Servicio de Información Comunitario sobre Investigación y Desarrollo - CORDIS

Identification of irradiated food and drugs

For some foodstuffs and food ingredients, irradiation enables the achievement of a greater hygienic safety and avoidance of chemical preservatives. Consumer confidence in irradiated food may be increased when there is clear evidence that the food irradiation treatment is being controlled and labelled. Proposals for European Community legislation are under discussion and this will require the availability of reliable methods to assess that food products are treated by irradiation and to control the trade of irradiated food in the Community. About 50 laboratories have been involved in assessing: deoxyribonucleic acid (DNA) based methods; microbiological and biological methods; physical methods; chemical methods.

The following methods have been developed and tested:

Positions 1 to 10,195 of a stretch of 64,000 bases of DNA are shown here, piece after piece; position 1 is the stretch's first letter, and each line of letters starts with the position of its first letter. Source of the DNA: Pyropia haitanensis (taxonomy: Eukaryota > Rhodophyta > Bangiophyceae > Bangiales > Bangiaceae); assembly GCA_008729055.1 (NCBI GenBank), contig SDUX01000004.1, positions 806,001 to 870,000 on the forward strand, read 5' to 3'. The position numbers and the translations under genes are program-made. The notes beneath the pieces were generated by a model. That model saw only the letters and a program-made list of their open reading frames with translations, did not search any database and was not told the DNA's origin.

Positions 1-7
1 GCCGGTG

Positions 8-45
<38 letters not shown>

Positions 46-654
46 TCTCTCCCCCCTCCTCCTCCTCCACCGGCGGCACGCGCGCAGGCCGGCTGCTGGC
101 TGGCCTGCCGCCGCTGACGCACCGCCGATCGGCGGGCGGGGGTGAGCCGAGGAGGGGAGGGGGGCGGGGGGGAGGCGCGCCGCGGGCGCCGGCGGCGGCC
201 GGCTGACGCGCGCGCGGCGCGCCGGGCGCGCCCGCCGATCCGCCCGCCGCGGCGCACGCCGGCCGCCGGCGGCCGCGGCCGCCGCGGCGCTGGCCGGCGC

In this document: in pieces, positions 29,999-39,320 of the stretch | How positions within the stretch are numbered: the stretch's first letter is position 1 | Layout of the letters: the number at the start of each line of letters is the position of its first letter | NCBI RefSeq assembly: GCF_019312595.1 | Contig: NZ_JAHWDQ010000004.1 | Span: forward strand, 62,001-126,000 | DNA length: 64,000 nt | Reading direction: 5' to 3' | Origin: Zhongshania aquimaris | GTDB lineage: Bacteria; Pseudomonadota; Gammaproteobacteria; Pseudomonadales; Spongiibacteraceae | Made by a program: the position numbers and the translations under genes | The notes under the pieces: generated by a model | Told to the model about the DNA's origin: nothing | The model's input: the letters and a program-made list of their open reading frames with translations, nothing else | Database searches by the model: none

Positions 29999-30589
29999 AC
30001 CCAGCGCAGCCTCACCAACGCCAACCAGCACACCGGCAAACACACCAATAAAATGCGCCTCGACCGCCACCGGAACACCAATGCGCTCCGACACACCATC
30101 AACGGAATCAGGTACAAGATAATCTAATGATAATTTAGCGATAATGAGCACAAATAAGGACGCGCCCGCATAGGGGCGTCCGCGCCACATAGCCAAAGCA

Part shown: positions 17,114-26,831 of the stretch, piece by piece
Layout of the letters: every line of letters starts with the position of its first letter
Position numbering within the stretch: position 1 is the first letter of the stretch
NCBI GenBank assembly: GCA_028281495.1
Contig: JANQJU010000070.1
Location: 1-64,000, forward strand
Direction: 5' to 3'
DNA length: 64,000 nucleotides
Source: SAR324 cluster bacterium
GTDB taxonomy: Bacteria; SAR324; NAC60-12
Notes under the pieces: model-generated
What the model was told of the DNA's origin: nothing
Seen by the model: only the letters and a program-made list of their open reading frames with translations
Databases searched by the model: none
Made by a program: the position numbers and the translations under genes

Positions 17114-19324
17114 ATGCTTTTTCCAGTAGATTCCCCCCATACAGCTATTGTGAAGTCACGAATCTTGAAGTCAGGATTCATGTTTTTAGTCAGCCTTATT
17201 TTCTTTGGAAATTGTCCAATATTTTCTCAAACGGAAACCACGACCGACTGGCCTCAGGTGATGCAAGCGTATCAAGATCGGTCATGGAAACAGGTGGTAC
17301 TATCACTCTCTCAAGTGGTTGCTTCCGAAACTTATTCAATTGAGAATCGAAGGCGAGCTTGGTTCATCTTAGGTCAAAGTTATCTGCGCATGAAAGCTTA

a microbiological and a DNA method for screening large quantities of samples including spices, herbs, poultry meat;
a thermoluminescence method (TL) leading to a CEN protocol to detect irradiation of herbs, spices, shrimps;
an electron spin resonance (ESR) method leading to three CEN protocols (meat and fish bones, food collecting cellulose, food with crystallised sugars) but also applicable to dried fruits;
a gas phase chromatographic (GPC) method leading to two CEN protocols applicable to food containing lipids.
Indeed, irradiation may be used to sterilize drugs. This new subject requires fundamental research in relation with industrial companies.

Información relacionada

Reported by

Université de Marseille et Commissariat á l'Energie Atomique
LRMO/LARQUA
13397 Marseille cedex 20
France
Síganos en: RSS Facebook Twitter YouTube Gestionado por la Oficina de Publicaciones de la UE Arriba